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Aristotle's Gradations of Being In Metaphysics E-Z [Hardcover]

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Pages   186
Est. Packaging Dimensions:   Length: 0.75" Width: 6" Height: 9"
Weight:   1.1 lbs.
Binding  Hardcover
Release Date   Nov 26, 2007
Publisher   St. Augustines Press
ISBN  1587310287  
EAN  9781587310287  

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Aristotle's Gradations of Being In Metaphysics E-Z by Joseph Owens

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Publisher's description of Gradations of Being  May 17, 2008
Gradations of Being was edited from the papers of Joseph Owens. Some fifty years after his groundbreaking book The Doctrine of Being in the Aristotelian Metaphysics, Owens turned again to consider the central themes in Aristotle's conception of a science of being or "first philosophy." Reflecting on a half-century of scholarship, and drawing on his own extensive publications in Greek and medieval philosophy, Owens sets forth in a step-by-step meticulous argument his own interpretation of Aristotle's account of substance, essence, and the gradations
of being. Owens writes extensively of the different but complementary approaches of Aristotle and Thomas Aquinas. He discusses the many facets of the Aristotelian notion of "form," including its role in a realistic epistemology.

This monograph, edited by Owens's colleague and former pupil, Lloyd P. Gerson, includes a complete bibliography of Owens's writings as well as works critical of Owens's readings of ancient and medieval philosophers. It will serves as an excellent introduction to one of the most influential interpretations of the Aristotelian metaphysical tradition of the past century.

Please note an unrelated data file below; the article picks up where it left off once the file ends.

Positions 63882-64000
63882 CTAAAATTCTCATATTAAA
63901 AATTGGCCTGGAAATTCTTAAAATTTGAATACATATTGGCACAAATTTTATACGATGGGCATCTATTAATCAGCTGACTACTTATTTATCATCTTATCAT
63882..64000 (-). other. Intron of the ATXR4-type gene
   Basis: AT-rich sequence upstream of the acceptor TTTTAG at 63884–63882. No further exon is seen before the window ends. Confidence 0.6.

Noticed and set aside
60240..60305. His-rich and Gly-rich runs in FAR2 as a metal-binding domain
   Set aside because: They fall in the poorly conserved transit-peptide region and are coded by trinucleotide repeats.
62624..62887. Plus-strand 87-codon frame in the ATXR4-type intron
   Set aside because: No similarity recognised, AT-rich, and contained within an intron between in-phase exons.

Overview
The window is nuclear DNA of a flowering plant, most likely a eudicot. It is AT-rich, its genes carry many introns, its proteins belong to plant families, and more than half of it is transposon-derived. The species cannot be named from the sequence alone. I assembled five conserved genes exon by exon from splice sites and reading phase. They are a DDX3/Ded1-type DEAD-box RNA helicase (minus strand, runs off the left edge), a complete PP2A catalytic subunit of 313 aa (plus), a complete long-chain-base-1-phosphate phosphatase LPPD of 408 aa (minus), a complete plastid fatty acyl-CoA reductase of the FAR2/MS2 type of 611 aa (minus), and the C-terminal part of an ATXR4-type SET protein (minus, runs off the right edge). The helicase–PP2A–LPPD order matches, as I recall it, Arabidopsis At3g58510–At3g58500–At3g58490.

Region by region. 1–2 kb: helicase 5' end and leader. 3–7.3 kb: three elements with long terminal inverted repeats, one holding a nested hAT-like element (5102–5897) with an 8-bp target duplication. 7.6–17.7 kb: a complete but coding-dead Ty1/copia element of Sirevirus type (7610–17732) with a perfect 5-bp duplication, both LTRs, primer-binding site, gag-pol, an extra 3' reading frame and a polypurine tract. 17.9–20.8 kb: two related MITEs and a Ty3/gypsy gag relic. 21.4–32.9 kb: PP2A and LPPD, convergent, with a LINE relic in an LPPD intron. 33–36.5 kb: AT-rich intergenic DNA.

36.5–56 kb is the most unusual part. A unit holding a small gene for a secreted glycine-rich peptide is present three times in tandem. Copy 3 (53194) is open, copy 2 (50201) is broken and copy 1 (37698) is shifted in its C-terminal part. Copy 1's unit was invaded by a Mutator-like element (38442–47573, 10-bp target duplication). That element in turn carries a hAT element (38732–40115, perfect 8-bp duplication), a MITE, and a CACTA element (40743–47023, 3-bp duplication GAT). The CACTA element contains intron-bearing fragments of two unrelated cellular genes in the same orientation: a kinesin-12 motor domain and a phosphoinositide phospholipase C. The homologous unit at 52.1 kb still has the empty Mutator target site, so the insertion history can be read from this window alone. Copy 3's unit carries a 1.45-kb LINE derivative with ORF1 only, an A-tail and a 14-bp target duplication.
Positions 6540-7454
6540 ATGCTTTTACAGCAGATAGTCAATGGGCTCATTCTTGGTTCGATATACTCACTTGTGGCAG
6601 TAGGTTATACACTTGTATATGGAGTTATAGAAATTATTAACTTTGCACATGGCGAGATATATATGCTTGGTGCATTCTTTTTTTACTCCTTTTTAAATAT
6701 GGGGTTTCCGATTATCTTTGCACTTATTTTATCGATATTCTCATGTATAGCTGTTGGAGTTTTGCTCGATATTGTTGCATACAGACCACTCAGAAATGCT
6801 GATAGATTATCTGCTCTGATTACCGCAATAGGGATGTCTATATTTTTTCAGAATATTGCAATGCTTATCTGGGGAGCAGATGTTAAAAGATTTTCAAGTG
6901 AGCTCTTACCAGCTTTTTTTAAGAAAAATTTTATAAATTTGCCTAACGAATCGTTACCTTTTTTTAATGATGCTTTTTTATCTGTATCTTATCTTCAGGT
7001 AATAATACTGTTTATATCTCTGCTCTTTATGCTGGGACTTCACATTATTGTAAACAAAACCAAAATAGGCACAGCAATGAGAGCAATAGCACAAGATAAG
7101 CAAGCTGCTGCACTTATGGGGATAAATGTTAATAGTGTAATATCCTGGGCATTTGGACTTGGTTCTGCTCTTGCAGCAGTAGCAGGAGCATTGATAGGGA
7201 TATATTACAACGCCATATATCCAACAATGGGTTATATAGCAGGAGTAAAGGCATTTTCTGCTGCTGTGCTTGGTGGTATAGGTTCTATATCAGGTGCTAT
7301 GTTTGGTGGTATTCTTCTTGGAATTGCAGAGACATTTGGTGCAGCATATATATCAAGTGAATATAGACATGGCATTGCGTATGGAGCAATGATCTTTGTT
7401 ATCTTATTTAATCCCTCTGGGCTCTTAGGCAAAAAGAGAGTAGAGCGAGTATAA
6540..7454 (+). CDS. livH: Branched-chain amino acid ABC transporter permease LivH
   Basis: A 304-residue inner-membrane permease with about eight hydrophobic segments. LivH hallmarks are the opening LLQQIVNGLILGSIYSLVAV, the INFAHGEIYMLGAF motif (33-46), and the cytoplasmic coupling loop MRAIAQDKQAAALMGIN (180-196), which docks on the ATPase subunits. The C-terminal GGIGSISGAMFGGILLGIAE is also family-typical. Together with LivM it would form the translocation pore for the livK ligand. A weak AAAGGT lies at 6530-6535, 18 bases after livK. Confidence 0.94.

Joseph Owens, C.Ss.R., was professor emeritus of philosophy at the University of Toronto and professor emeritus at the Pontifical Institute of Medieval Studies. Among his many books are: The Doctrine of Being in the Aristotelian Metaphysics (Pontifical Institute, 1951), A History of Ancient Western Philosophy (Appleton-Century- Crofts, 1959), An Elementary Christian Metaphysics (Bruce, 1963, reprint Center for Thomistic Studies 1985), and An Interpretation of Existence (Bruce, 1968). Owens was also the author of numerous works on medieval philosophy, especially on the thought of Thomas Aquinas. He died in 2005.

Lloyd P. Gerson is professor of philosophy at the University of Toronto. He is the author of books and articles on ancient philosophy, most recently, Knowing Persons: A Study in Plato (Oxford, 2003), Neoplatonic Philosophy: Introductory Readings (with John Dillon) (Hackett, 2004), and Aristotle and Other Platonists (Cornell, 2004).
What is The Meaning Of Being?  May 10, 2008
I read this book for a graduate seminar on Aristotle.
Topic of Metaphysics is Ousia=substance and being. What is the meaning of being? With respect to matter and form, it is primarily about form. Analytically both can be separate and distinct, but not in reality. One can analyze matter by potentiality and actuality. Matter can't answer the question of being without form. Some natural things are always a composite of matter and form, it is the answer to the question of what is ousia or being in nature. Matter by itself can't give us the answer to what a thing is.

Ousia=substance and being. Ousia= Being is the "this" spoken of in primary ousia. This is contrary to Plato. Categories vs. Metaphysics. We can talk of the "being" as quality as "not white." Being spoken of in many ways but only of one thing, i.e., "the focal being." Word being has flexibility. Other flexible words is essence. (the what it is to be). In Greek for Aristotle, a bed is not an Ousia because it is from techne=craft it can have an essence. Ousia is reserved for material things self manufactured in nature. All things are derived from a primary ousia.